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Tonsillectomy - A Comparative Study of GA or LA
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January - March 2017 | Vol 3 | Issue 1 | Page : 65-67

Mohammad Ashraf1, Sadia Ashraf2*, Ibrahim al Jabr3

1Assistant Professor, Dept. of ENT, Hind Institute of Medical Sciences, Safedabad, Barabanki, Uttar Pradesh.
2Assistant Professor, Dept. of Obst. & Gynae, Career Institute of Medical Sciences, Lucknow, Uttar Pradesh.
3Assistant Professor, Dept. of Surgery, College of Medicine, King Faisal University, KSA.

How to cite this article: Ashraf M, Ashraf S, Jabr IA. Tonsillectomy-A comparative study of GA or LA. Int Arch BioMed Clin Res. 2017;3(1):65-67. DOI:10.21276/iabcr.2017.3.1.18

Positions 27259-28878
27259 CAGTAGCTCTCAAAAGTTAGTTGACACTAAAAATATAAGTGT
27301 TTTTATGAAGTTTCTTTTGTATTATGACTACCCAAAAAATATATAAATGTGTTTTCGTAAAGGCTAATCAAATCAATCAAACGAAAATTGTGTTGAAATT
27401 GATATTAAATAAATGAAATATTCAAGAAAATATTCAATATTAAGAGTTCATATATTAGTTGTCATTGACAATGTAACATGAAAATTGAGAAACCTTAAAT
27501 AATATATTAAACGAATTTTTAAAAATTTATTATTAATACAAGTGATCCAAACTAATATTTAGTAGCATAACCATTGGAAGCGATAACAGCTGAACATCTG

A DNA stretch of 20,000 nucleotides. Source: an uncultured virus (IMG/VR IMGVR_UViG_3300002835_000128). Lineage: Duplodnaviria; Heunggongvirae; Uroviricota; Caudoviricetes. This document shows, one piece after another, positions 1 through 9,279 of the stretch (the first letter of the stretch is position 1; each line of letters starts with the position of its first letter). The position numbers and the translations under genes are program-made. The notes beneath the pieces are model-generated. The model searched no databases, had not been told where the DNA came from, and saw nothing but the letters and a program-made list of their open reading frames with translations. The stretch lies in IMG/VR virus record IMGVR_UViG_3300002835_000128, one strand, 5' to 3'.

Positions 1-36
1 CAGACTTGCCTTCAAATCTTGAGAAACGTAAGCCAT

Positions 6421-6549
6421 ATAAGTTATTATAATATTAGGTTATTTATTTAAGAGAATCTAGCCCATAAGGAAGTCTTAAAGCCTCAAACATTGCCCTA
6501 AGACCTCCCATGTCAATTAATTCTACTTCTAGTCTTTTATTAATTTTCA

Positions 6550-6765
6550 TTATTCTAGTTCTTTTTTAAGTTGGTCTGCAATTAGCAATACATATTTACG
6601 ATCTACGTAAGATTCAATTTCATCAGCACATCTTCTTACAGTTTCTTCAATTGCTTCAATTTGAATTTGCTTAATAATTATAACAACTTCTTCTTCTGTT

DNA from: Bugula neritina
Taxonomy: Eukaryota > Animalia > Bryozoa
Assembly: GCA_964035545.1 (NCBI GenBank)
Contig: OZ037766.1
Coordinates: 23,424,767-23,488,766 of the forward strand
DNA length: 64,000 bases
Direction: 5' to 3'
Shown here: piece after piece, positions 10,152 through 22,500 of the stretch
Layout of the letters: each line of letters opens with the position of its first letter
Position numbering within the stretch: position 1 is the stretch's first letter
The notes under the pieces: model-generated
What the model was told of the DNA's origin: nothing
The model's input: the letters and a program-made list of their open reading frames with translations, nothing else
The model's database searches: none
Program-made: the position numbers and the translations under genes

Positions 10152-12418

Background: Ethically it is our jurisdiction to decide upon the medical procedure we undertake after weighing the risk benefit ratio. Tonsillectomy is conventionally operated under general anesthesia but it has its own merits and demerits. The aim of the study was to analyse the better procedure. Methods: Hundred patients were operated in the medical college over period of two years in HIMS Barabanki and Govt medical college Kannauj. Seventy patients were operated under general anesthesia and another thirty under local anesthesia. Results: The total operation time, VAS, blood loss, complications, cost effectiveness, bed occupancy, patient turnover rate and patient satisfaction was better in surgical exercise done under local anesthesia when compared to general anesthesia. Conclusions: Tonsillectomy done under local anesthesia definitely has an edge over the general anesthesia.

Keywords: Tonsillectomy, General Anesthesia, Local Anesthesia